Some say that “problems are merely challenges looking for solutions” and the first challenge our Directorial team encountered was to find a suitable location to meet the requirements of the script’s narrative. We needed a vestibule or hallway space with interior letter boxes (as in flats) as a space between an inner and outer door into which the subject of our story would find himself locked and trapped (‘Trapped’ being the title of our film script). We looked here and there for such a location and time was rapidly running out. We had a quick consideration of my own front porch, but rejected it as too small and with worries about the walls being mainly glass, though at the time I thought the glass might have filmic (?) possibilities. Then a local landlord came to our rescue and we found what seemed to be a suitable venue. We emailed photographs of the space, walls and doors (and included a few pictures of places we had rejected) down to London to the project’s Director of Photography (a graduate of the Northern Film School working professionally). Guess what – the DoP preferred the rejected location of my own front porch, suggesting that the glass walls could make for interesting photographic qualities. Following lengthy telephone discussions, obtaining the agreement of my wife, Maria, and apologies to the landlord, we (the Cineage student directorial production team plus the DoP) all agreed that ‘home’ should be the location for Trapped. (Perhaps Maria’s approval was influenced by the possibility that as a former nurse she would be considered by other Cineage crew for a brief appearance in their film – that just happened to include a short scene with a nurse)!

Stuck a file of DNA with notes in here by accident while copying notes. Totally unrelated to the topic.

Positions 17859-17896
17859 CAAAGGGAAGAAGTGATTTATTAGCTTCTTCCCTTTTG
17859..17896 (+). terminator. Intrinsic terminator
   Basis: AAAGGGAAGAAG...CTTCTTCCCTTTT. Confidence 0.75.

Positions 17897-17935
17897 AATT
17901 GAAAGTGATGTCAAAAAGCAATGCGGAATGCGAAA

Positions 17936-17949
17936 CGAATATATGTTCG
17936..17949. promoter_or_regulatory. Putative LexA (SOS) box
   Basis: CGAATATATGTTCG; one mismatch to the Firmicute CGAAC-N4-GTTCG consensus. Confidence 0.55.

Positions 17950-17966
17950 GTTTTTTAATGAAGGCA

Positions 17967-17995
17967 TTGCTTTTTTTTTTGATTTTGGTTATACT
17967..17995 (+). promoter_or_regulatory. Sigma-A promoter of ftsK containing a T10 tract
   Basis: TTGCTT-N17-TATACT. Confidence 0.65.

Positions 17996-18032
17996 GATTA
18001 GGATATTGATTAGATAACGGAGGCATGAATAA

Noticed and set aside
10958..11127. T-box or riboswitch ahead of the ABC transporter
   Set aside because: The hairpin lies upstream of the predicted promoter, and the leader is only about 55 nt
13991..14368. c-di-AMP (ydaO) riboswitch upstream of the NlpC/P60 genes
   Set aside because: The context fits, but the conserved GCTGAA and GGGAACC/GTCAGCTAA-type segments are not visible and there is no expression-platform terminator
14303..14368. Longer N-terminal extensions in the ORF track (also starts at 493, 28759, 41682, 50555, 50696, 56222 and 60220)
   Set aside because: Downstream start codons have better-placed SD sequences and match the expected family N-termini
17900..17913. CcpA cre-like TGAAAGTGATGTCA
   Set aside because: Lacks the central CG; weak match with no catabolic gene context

And so it was on a cold but dry early January morning in 2015 that a film crew and its equipment descended upon our house for two days filming. We Cineage student volunteers had done a filming exercise early on our course with a small camera on a tripod and a sound microphone and this was what myself and my wife Maria expected. But then a big van turned up with a full size digital camera, a large adjustable camera stand, yards and yards of cable and connectors, gantry poles, light reflectors and diffusers, booms, microphones, monitors, battery chargers and several other boxes of filming stuff. Luckily we could use Maria’s back yard studio shed to store some of this equipment when not in use. The Call Sheet that had been emailed us the night before kind of forewarned us that quite a large entourage would also turn up, (the catering crew had already arrived at dawn to prepare breakfast) and accordingly there arrived at about another 12 people – sound and lighting and camera crews, production assistant and continuity, make up, general assistants, the course organiser and so on. (Whatever will the neighbours think –especially once the externally placed high powered lights were turned on)? Oh and then later on the second day another film crew turned up – students of the Northern Film School making a documentary about Cineage and filming the filming!